Persistent and Transient Efficiency of International Airlines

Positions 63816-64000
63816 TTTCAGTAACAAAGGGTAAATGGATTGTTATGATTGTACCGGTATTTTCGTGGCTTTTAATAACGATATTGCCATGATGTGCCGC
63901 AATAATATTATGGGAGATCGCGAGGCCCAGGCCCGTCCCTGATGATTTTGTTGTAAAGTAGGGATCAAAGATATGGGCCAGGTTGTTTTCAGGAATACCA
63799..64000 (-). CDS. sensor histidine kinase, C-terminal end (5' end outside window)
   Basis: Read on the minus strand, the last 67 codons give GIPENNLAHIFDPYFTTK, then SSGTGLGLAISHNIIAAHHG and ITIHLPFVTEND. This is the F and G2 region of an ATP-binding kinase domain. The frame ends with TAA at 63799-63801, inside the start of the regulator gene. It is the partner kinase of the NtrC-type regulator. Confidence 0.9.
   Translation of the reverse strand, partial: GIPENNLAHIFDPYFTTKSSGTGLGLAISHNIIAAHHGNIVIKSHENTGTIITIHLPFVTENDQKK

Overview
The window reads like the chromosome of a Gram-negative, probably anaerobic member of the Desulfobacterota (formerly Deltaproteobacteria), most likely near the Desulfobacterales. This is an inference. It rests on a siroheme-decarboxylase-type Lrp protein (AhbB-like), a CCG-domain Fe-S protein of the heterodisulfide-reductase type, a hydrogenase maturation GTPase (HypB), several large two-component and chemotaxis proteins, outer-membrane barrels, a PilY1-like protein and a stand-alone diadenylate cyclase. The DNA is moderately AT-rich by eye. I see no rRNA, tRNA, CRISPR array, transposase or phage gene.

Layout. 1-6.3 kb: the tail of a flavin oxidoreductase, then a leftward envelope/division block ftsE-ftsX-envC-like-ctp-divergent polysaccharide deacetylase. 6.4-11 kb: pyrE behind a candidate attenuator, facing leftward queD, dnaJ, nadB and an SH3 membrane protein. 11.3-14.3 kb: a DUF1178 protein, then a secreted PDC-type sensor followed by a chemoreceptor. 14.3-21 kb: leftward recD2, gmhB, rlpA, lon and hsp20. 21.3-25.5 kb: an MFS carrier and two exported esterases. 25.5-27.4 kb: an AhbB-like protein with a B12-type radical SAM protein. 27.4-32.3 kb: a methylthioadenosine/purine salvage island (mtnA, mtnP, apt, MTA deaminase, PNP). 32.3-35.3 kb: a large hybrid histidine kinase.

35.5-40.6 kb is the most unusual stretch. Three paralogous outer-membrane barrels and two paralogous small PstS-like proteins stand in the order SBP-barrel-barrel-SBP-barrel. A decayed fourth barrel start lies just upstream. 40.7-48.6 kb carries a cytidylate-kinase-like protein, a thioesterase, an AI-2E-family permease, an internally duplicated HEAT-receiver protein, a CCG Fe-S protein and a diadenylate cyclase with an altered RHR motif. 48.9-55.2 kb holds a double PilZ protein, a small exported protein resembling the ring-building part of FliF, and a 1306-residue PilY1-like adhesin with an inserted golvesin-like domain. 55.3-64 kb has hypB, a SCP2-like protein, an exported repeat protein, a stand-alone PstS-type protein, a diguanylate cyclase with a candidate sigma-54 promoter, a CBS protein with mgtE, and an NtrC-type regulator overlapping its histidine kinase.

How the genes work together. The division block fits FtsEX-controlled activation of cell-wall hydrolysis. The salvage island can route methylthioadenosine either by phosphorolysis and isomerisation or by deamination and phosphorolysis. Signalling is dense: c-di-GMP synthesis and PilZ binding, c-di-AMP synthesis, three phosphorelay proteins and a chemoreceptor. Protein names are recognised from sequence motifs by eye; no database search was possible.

This paper examines the efficiency of international airlines for the period 1998-2012 using some competing stochastic frontier (SF) panel data models. It estimates a cost function for multi-output airline services, separating passenger and goods transportation at the national and international levels. Our preferred SF model distinguishes airlines heterogeneity from time-invariant persistent inefficiency, and transient (time-varying) inefficiency from random the noise component. This four component SF model is compared with two other competing SF models in which one of the four components is missing. All the models are estimated using the maximum likelihood method. The models give predicted values of persistent, transient and overall efficiency for each airline and time period. The mean and dispersion of cost efficiency amongst airlines differ by model specifications and according to their geographical area of operations. The performance difference may be a consequence of different market structures and deregulation processes and of specific competitive conditions such as resource availability and strategic alliances with competitors. The results confirm that, in general, none of the airlines is able to achieve full cost efficiency. We find that carriers based in the Asia region are more efficient than those operating in the European and North American regions. The bigger airlines are unable to take full advantage of economies of scale and are not more efficient than their smaller cousins.